The United States and India have taken steps in recent months to strengthen their defense partnership as both sides try to counter the rise of an increasingly assertive China.
Daniel Markey, senior adviser, South Asia, for the United States Institute of Peace (USIP), said that while Indian leaders “wish to facilitate the end of this conflict that preserves New Delhi’s relationship with Washington and Moscow and puts Disruption of the Global Economy,” India had “no particular leverage” with Russia or Ukraine that would make a settlement likely.
“I believe other world leaders are also interested in playing a diplomatic peacemaking role. So when and if Putin wishes to come to the table to negotiate, there will be no shortage of diplomats hoping to help him,” he said. he declared.
Yet as Putin’s aggression continues to throw the global economy into chaos, India has signaled its intention to raise the many concerns facing countries in the global South, including climate challenges and food and energy security. , according to its foreign secretary, Kwatra.
“The G20 in particular needs to come together to focus on these priorities,” he said.
While Modi’s government appears keen to prioritize domestic challenges, experts say those issues could be sidelined by tensions between the US, Russia and China, which have recently increased over concerns from Washington that Beijing is planning to send lethal aid to the Kremlin’s ailing war effort.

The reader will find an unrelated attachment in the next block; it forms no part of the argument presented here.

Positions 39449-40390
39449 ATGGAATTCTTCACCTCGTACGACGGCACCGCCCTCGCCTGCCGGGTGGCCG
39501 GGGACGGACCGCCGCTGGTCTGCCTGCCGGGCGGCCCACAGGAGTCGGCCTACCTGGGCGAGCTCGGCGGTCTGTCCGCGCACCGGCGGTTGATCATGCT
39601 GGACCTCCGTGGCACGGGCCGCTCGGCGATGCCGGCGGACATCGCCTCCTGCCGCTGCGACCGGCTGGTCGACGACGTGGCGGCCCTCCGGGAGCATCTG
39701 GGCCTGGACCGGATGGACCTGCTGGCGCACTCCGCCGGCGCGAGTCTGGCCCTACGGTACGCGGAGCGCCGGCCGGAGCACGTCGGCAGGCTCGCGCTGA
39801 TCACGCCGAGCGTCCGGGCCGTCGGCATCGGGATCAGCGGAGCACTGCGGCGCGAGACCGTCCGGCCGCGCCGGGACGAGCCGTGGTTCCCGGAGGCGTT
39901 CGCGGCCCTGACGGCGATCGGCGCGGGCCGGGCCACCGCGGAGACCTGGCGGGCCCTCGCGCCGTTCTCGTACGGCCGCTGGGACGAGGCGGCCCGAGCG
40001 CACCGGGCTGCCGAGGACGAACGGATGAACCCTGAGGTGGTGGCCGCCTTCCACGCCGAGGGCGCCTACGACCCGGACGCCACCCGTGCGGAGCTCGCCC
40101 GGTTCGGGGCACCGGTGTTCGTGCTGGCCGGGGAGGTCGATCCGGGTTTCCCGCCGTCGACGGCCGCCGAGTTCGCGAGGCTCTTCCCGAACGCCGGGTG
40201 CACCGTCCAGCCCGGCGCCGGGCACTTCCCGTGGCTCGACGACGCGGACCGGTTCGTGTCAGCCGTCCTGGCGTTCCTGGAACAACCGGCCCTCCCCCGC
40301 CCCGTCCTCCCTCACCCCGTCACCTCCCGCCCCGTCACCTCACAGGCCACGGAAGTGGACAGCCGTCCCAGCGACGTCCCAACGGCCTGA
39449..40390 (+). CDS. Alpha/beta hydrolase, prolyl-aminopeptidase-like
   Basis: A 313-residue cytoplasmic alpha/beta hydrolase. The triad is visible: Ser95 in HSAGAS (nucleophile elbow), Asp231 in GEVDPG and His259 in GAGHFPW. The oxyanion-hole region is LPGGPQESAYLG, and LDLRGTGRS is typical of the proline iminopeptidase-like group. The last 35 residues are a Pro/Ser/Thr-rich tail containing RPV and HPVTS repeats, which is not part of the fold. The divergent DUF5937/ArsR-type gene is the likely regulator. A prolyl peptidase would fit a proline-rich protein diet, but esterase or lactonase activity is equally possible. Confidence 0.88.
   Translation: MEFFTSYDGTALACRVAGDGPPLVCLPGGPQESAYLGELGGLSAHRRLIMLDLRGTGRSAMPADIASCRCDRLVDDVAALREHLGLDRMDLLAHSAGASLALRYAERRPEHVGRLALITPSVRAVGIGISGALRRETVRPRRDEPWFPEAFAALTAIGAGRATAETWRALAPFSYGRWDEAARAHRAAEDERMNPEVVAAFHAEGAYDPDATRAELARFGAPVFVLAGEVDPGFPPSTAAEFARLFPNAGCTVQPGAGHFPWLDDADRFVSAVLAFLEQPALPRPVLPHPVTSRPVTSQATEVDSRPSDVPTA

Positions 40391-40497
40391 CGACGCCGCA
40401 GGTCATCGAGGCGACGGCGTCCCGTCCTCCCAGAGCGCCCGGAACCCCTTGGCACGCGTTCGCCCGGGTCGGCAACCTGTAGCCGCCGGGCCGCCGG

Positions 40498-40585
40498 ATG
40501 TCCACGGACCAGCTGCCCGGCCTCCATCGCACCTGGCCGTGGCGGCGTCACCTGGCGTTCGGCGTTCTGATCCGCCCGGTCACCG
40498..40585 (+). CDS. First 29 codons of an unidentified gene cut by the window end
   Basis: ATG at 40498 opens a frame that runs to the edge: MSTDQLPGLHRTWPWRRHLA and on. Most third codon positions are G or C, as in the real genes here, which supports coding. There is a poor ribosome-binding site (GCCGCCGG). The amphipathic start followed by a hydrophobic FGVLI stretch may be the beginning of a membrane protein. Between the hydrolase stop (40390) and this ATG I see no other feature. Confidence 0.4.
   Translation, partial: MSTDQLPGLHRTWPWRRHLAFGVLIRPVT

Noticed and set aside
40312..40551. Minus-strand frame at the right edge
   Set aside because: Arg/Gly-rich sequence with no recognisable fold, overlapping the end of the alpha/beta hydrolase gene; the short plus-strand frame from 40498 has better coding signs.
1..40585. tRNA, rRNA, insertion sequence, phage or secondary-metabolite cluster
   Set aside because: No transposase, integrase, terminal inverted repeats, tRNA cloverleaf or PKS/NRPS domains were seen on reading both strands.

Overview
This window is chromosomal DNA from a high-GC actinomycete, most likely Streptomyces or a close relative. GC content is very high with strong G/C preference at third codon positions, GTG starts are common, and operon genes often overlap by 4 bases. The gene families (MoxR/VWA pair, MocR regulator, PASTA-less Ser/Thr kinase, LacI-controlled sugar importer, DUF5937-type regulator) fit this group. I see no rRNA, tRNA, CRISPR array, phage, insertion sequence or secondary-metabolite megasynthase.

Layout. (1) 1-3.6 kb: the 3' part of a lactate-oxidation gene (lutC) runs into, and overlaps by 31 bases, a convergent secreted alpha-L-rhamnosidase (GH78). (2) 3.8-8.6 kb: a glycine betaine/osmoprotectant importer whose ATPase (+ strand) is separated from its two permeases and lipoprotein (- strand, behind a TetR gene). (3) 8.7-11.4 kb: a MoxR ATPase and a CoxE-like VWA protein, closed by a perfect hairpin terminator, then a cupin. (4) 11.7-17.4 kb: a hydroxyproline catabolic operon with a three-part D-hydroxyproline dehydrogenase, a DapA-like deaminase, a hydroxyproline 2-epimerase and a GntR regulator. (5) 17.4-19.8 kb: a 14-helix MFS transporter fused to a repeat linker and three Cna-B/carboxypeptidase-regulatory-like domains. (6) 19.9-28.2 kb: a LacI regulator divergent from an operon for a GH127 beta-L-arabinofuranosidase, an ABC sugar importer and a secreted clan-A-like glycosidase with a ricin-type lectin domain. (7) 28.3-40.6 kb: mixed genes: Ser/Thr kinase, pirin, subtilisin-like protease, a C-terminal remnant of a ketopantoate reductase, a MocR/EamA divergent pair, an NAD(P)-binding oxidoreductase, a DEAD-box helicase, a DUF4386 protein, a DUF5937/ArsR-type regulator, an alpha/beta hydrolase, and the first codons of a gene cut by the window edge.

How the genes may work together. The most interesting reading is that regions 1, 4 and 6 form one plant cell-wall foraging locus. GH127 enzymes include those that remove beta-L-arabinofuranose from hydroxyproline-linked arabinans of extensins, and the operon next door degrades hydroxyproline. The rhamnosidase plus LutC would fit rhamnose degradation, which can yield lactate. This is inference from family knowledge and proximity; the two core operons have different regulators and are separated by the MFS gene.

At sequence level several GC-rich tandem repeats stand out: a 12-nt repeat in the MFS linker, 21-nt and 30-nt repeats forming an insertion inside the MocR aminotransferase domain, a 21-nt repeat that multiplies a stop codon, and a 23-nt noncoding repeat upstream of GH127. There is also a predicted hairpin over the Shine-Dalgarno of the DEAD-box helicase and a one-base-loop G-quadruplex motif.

Speaking to reporters last week, Ramin Toloui, the US Under Secretary of State for Economic and Business Affairs, said that while Secretary of State Antony Blinken would highlight his efforts to address food and energy security issues, it “would also highlight the damage that Russia’s war of aggression has caused.
Blinken “will encourage all G20 partners to redouble their calls for a just, peaceful and lasting end to the Kremlin’s war, in accordance with the principles of the UN Charter,” Toloui said.
Meanwhile, Russia, in a statement on Wednesday, accused the United States and the European Union of “terrorism”, saying it was “ready to state Russia’s assessments clearly” on the food crisis and current energy.
“We will draw attention to the destructive barriers that the West is multiplying exponentially to block the export of goods that are of critical importance to the global economy, including energy sources and agricultural products” , Russia said, hinting at the difficulties that New Delhi could face. during the meeting.
India has “worked very hard not to be stuck on one side or the other,” Markey said. The country could not “afford to alienate Russia or the United States and Modi does not want the war discussion to force tough decisions or distract from other issues, such as green economic development and sustainable,” he added.
But with ties between Washington and Beijing falling after the US military downed what it says was a Chinese spy balloon that flew over US territory, New Delhi will have to carefully navigate difficult negotiations between conflicting views. .
China maintains that the balloon, which US forces shot down in February, was a civilian research aircraft accidentally blown off course, and the fallout led Blinken to postpone a planned visit to Beijing.
As differences are likely to play out at Thursday’s ministerial meeting, analysts said India could see even limited progress as a victory.
“Any joint statement would likely be presented in the Indian media as a diplomatic achievement,” Markey said. “But its broader meaning would be limited.”